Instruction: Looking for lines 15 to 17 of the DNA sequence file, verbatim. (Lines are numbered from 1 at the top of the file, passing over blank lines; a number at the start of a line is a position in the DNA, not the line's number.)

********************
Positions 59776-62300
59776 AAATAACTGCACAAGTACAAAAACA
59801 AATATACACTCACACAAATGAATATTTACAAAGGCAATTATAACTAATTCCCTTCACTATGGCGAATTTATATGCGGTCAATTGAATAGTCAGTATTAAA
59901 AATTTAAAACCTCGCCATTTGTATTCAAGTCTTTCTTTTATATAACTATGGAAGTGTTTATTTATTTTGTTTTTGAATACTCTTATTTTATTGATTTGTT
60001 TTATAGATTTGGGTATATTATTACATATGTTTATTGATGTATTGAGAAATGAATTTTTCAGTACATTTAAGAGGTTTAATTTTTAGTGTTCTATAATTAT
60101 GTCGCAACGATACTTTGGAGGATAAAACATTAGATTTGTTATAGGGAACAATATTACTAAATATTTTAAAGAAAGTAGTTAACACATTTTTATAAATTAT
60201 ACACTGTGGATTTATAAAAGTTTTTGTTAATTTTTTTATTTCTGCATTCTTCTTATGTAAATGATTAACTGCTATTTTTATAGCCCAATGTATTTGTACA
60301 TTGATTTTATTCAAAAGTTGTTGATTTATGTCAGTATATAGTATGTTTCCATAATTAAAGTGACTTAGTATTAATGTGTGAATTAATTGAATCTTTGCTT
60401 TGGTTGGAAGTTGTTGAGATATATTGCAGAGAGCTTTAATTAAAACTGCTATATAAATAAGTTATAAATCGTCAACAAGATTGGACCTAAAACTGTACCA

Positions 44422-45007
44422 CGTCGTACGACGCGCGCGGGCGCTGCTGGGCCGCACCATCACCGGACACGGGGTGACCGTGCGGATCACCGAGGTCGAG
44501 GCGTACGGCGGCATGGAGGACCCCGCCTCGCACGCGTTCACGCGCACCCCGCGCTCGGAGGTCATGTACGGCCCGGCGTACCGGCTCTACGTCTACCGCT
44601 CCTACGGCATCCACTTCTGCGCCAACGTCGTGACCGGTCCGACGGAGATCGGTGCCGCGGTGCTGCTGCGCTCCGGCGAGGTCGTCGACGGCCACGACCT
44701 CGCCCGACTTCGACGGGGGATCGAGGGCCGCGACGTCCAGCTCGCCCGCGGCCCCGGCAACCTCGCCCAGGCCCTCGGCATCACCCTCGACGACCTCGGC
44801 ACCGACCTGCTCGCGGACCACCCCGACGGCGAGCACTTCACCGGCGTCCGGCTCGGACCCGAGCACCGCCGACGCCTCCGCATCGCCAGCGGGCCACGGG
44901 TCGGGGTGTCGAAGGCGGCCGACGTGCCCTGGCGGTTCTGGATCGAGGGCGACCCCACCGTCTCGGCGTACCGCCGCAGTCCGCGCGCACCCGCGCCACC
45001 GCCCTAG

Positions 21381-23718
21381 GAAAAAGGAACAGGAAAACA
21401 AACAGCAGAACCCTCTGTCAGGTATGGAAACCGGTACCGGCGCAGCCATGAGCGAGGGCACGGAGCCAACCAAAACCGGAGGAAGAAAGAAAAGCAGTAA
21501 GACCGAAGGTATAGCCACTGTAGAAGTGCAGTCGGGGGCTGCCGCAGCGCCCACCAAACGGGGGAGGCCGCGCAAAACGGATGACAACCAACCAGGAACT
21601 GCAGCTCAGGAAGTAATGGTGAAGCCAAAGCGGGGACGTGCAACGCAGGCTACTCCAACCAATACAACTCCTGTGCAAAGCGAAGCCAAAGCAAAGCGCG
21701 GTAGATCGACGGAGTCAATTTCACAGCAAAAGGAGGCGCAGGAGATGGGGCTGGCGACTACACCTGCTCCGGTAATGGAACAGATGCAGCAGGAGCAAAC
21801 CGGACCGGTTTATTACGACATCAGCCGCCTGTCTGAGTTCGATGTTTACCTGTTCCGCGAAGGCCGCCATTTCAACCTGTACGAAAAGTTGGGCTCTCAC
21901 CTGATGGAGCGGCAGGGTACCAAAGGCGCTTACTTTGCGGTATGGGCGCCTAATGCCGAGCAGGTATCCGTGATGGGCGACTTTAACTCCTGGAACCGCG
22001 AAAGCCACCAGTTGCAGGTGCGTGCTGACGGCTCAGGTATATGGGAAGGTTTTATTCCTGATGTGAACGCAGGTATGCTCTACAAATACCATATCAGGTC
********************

44801 ACCGACCTGCTCGCGGACCACCCCGACGGCGAGCACTTCACCGGCGTCCGGCTCGGACCCGAGCACCGCCGACGCCTCCGCATCGCCAGCGGGCCACGGG
44901 TCGGGGTGTCGAAGGCGGCCGACGTGCCCTGGCGGTTCTGGATCGAGGGCGACCCCACCGTCTCGGCGTACCGCCGCAGTCCGCGCGCACCCGCGCCACC
45001 GCCCTAG